While there are limited classes on technology basics, Cycrest has a few tips to save you and your organization time and increase productivity. Some may be basics, but even experts may find a few new techniques in this list.
· On most cellphones, press the Send key to open up a list of recent calls. Instead of manually dialing, you can return a call by highlighting one of these calls and pressing Send again.
· Searching for a signal scarfs up battery juice appallingly quickly. Turn your phone off, or put it into Airplane Mode, before you travel out of cellphone range — for example, on a plane or, for AT&T users, Manhattan and San Francisco.
· When you need the phone number, address or directions for any commercial establishment, call 800-BING-411 for an amazingly good voice-activated agent.
· You can skip the inane 15-second voice-mail instructions when leaving a message ("To page this person, press 5") — if you know your friend's cellphone carrier. If it's Verizon, press * to cut directly to the beep. AT&T or Sprint, press 1. T-Mobile, press #. (Better yet: Do the world a favor and add this trick to your own greeting: "To cut to the beep, press 1.")
· If you travel overseas, you may return to a smartphone bill for $5,000 or more, thanks to the staggering international Internet fees. (You might not even know your phone is online — if it checks e-mail every 15 minutes, for example.) Despite many well-publicized horror stories, some people still don't realize they should call the cellphone company before traveling to buy a special temporary overseas plan.
· On the iPhone, the camera doesn't snap the photo until you release the on-screen shutter button. That's good to know if you want a steady, blur-free shot. Frame the shot with your finger on the button, then snap the photo by lifting off the screen instead of tapping it.
· On iPhone, Android, BlackBerry and Palm/H.P. phones, tap the Space bar twice at the end of a sentence. You get a period, a space and a capitalized next letter, without hunting for punctuation keys.
· Also on those phones, you can type dont, wont, youre, didnt and so on. The phone adds the apostrophe to those automatically. (But you'll have to learn the difference between it's and its.)
· On a BlackBerry, hold a letter key down to capitalize it.
· You can magnify the iPhone's screen, for ease in reading tiny type, by double-tapping with three fingers. Then pan around by dragging with three fingers.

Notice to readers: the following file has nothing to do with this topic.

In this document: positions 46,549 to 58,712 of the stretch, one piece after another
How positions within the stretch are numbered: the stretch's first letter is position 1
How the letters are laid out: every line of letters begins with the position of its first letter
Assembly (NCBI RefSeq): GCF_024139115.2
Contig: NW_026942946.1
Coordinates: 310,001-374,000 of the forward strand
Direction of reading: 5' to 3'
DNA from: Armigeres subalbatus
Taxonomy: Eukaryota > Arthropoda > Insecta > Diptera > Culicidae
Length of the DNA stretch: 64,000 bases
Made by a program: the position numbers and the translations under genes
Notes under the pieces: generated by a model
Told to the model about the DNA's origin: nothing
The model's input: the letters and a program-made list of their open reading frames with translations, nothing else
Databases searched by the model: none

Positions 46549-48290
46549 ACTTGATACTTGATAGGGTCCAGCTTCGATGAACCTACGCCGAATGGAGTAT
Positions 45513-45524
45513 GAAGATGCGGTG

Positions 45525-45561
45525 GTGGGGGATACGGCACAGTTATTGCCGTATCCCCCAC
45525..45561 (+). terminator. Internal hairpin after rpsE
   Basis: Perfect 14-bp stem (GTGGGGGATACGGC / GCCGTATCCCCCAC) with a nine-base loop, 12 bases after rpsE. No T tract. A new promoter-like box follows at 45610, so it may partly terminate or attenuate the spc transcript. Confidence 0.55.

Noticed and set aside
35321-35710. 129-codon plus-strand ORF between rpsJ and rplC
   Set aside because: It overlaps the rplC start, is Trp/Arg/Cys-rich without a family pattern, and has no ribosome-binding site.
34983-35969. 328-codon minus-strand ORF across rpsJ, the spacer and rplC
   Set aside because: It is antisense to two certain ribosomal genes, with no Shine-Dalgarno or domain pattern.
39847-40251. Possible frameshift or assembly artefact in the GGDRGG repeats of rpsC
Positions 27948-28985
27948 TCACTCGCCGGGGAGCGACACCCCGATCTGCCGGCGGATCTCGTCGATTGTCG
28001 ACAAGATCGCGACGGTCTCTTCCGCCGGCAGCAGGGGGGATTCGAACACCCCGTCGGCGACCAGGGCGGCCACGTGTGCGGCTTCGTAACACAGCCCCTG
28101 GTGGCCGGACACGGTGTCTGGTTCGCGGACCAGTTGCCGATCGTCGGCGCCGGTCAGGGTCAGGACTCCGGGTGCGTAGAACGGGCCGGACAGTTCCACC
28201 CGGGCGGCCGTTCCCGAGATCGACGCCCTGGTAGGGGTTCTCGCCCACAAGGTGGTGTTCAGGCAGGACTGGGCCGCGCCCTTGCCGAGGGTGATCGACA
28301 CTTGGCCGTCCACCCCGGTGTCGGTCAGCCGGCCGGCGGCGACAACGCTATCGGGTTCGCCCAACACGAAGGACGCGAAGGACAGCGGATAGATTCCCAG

· Of course, you first have to turn this feature on. Do that by tapping Settings, then General, then Accessibility. (On the same screen, you'll find an option to make the text bigger in the built-in iPhone programs, which is handy in its own way.)
· Has your iPhone screen image suddenly become mysteriously enlarged? There's nothing quite as alarming as seeing jumbo text and graphics, and nothing restores the phone to the way it's supposed to be.
· I can't tell you how many people trek off to the Apple Store to get their "broken" iPhones fixed. Of course, the real problem is that you've accidentally turned on screen zooming (described in the previous tip). Double-tap with three fingers to restore the screen magnification.
· When your phone starts ringing, you can silence it quickly by pressing any key on the sides. (It's still ringing — you can either answer it or let it go to voicemail — but at least you've cut the sound.) That's good to remember when you're someplace where phone silence is golden: for example, at a concert, in surgery or in church.
· The half-press trick eliminates the frustrating delay when you press a pocket camera's shutter button. Frame your shot, then half-press the shutter button. The camera beeps when it has locked focus — and that's the time-consuming part. When pushed the rest of the way down, you snap the picture instantly. No lag.
· Your flash is useless if the subject is more than about eight feet away. Turn it off. (This means you, concertgoers and football fans.)
· If you erase photos from your memory card accidentally, you can still recover them if you haven't used the card since. For about $30, you can download memory-card recovery programs; Google "memory card recovery" to find them.
· The number of megapixels does not determine a camera's picture quality; that's a marketing myth. The sensor size is far more important.
· Whatever technology you buy today will be obsolete soon, but you can avoid heartache by learning the cycles. New iPods come out every September. New digital cameras come out in February and October.
· While giving a PowerPoint presentation, demand focus to yourself (instead of your slide) by pressing "B". This will blackout your slide. Press "B" again to resume your slideshow.
· Along the same lines, press "W" to whiteout your slide, and "W" again to resume.
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